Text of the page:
The following examples will serve to illustrate our invention:
Example 1.-A wash resistant size for textile application was prepared in the laboratory as follows:
Grams Medium viscosity 77% hydrolyzed poly (vinyl acetate) (Elvanol 52-22) Formaldehyde (37% solution) 6.8 Urea 1.5 Water 40 This mixture was adjusted to pH 6.0 with dilute acetic acid and cooked at 195 F. for 30 minutes. Then 0.5 gram urea was added and the solution was diluted with water to 3% concentration. Ammonium metaphosphate, 0.5 gram, was added as a catalyst and the solution was used to treat an unsized muslin. After ten minutes on a steam heated drier drum at 225 F. the size was cured sufiiciently to be retained after repeated washing.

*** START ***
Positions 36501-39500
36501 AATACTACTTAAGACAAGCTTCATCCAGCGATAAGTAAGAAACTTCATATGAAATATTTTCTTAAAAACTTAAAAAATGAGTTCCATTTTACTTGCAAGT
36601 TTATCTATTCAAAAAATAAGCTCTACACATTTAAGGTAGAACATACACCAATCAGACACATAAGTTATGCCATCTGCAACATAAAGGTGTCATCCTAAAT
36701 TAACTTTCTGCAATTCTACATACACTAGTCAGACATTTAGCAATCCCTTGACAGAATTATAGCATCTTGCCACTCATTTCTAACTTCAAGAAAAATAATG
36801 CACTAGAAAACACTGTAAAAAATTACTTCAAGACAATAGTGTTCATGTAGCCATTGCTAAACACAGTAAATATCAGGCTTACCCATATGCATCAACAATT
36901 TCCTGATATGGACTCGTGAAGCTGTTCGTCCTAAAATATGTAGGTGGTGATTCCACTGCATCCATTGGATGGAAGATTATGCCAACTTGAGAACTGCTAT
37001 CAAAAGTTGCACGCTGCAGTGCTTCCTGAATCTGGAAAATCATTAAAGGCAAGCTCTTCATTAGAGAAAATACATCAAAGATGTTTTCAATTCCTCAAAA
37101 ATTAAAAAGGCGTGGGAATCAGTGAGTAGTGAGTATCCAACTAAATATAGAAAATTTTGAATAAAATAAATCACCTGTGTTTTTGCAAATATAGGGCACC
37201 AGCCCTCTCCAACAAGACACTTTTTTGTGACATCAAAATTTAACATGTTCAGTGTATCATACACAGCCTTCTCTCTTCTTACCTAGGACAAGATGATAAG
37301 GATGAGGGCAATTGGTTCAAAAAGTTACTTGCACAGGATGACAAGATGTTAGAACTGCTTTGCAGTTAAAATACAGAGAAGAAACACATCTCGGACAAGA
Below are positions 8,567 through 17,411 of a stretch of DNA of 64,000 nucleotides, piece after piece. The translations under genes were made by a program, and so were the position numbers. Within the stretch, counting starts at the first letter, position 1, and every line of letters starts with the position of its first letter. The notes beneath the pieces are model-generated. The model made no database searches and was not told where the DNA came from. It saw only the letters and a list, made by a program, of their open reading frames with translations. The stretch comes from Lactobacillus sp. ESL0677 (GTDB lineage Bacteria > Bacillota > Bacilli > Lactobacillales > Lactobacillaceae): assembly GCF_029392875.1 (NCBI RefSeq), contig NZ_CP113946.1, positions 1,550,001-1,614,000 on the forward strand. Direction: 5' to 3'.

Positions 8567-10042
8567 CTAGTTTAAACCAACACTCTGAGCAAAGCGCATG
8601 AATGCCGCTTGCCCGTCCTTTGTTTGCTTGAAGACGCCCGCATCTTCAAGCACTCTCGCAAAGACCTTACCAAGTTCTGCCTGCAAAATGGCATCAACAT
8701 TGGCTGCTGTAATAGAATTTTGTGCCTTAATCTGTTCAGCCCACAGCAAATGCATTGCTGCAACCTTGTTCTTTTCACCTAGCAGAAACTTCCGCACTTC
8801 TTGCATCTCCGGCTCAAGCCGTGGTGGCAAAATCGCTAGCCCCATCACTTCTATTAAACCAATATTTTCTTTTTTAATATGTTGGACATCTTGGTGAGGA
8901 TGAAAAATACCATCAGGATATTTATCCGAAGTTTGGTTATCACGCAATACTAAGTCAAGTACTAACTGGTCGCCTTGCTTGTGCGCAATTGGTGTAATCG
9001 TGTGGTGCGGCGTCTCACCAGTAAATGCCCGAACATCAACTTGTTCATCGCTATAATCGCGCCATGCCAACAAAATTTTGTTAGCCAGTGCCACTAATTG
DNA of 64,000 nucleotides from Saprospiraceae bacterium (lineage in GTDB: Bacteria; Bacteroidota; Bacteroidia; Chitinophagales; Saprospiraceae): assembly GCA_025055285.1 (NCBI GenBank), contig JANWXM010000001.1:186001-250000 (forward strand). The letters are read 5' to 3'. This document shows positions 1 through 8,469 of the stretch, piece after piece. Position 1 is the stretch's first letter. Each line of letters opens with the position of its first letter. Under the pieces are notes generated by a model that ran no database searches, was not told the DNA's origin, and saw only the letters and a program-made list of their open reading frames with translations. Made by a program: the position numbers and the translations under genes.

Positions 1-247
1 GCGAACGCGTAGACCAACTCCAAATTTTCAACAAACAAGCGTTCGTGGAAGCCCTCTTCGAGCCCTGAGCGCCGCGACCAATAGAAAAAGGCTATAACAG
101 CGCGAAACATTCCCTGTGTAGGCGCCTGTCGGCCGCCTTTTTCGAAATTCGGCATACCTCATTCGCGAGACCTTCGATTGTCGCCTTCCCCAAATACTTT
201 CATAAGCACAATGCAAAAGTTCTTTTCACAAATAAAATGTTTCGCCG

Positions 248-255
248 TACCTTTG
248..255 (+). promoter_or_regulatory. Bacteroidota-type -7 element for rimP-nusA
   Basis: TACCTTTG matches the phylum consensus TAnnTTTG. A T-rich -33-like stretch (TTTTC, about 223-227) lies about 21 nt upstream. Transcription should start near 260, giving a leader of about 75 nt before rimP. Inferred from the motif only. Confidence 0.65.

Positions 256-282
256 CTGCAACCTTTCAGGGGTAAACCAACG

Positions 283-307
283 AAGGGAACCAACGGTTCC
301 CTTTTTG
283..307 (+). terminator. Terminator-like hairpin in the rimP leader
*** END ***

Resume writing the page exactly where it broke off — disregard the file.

Example 2.-The excellence of this adhesive makes possible clay coatings at extremely low binder levels with excellent wet rub and hiding power. When applied to unbleached papers, such coatings produce a great brightness increase even with very low coat weights. Adhesives tend to transparentize clay coatings. The dull base sheet shows through the bright coating less if it is possible to reduce the percent of adhesive. As an example, the adhesive portion of a coating was prepared from the following materials: